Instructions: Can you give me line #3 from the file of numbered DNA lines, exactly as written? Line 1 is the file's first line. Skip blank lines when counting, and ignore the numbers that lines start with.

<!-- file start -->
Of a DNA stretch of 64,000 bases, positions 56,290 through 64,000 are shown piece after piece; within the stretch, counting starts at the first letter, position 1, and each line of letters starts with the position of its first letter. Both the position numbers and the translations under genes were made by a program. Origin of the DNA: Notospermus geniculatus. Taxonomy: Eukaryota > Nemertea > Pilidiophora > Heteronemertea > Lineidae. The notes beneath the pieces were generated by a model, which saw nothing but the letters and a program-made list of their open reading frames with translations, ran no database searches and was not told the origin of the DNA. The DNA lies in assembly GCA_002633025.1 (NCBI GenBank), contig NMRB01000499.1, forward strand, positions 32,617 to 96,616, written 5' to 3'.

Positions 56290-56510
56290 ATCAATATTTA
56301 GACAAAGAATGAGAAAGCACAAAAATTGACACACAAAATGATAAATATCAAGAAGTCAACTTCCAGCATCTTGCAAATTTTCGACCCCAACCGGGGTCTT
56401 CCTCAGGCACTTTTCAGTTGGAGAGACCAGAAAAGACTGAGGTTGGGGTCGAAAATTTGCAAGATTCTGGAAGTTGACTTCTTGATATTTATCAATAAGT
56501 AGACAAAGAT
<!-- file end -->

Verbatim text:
56290 ATCAATATTTA